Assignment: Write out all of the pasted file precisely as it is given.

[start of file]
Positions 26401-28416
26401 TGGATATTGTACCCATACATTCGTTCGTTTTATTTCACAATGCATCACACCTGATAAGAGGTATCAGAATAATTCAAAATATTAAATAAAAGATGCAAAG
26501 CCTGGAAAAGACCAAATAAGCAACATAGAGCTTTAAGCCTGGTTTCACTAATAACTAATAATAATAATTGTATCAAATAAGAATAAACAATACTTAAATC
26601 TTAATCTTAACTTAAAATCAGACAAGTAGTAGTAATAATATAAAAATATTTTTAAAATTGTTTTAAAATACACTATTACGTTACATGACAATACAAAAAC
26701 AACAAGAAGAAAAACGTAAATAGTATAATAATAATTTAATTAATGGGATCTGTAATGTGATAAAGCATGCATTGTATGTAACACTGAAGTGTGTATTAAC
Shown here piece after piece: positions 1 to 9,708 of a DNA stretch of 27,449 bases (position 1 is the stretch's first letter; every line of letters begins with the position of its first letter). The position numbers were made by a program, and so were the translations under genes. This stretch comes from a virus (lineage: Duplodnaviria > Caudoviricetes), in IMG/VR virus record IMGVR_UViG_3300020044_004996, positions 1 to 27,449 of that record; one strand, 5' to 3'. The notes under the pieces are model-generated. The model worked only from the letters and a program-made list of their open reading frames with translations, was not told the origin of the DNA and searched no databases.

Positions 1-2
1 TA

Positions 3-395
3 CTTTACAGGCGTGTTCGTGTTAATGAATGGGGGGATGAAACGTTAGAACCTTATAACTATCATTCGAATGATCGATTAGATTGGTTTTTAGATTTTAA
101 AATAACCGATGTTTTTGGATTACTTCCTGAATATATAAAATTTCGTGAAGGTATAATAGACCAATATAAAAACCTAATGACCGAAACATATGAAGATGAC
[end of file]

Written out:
Positions 26401-28416
26401 TGGATATTGTACCCATACATTCGTTCGTTTTATTTCACAATGCATCACACCTGATAAGAGGTATCAGAATAATTCAAAATATTAAATAAAAGATGCAAAG
26501 CCTGGAAAAGACCAAATAAGCAACATAGAGCTTTAAGCCTGGTTTCACTAATAACTAATAATAATAATTGTATCAAATAAGAATAAACAATACTTAAATC
26601 TTAATCTTAACTTAAAATCAGACAAGTAGTAGTAATAATATAAAAATATTTTTAAAATTGTTTTAAAATACACTATTACGTTACATGACAATACAAAAAC
26701 AACAAGAAGAAAAACGTAAATAGTATAATAATAATTTAATTAATGGGATCTGTAATGTGATAAAGCATGCATTGTATGTAACACTGAAGTGTGTATTAAC
Shown here piece after piece: positions 1 to 9,708 of a DNA stretch of 27,449 bases (position 1 is the stretch's first letter; every line of letters begins with the position of its first letter). The position numbers were made by a program, and so were the translations under genes. This stretch comes from a virus (lineage: Duplodnaviria > Caudoviricetes), in IMG/VR virus record IMGVR_UViG_3300020044_004996, positions 1 to 27,449 of that record; one strand, 5' to 3'. The notes under the pieces are model-generated. The model worked only from the letters and a program-made list of their open reading frames with translations, was not told the origin of the DNA and searched no databases.

Positions 1-2
1 TA

Positions 3-395
3 CTTTACAGGCGTGTTCGTGTTAATGAATGGGGGGATGAAACGTTAGAACCTTATAACTATCATTCGAATGATCGATTAGATTGGTTTTTAGATTTTAA
101 AATAACCGATGTTTTTGGATTACTTCCTGAATATATAAAATTTCGTGAAGGTATAATAGACCAATATAAAAACCTAATGACCGAAACATATGAAGATGAC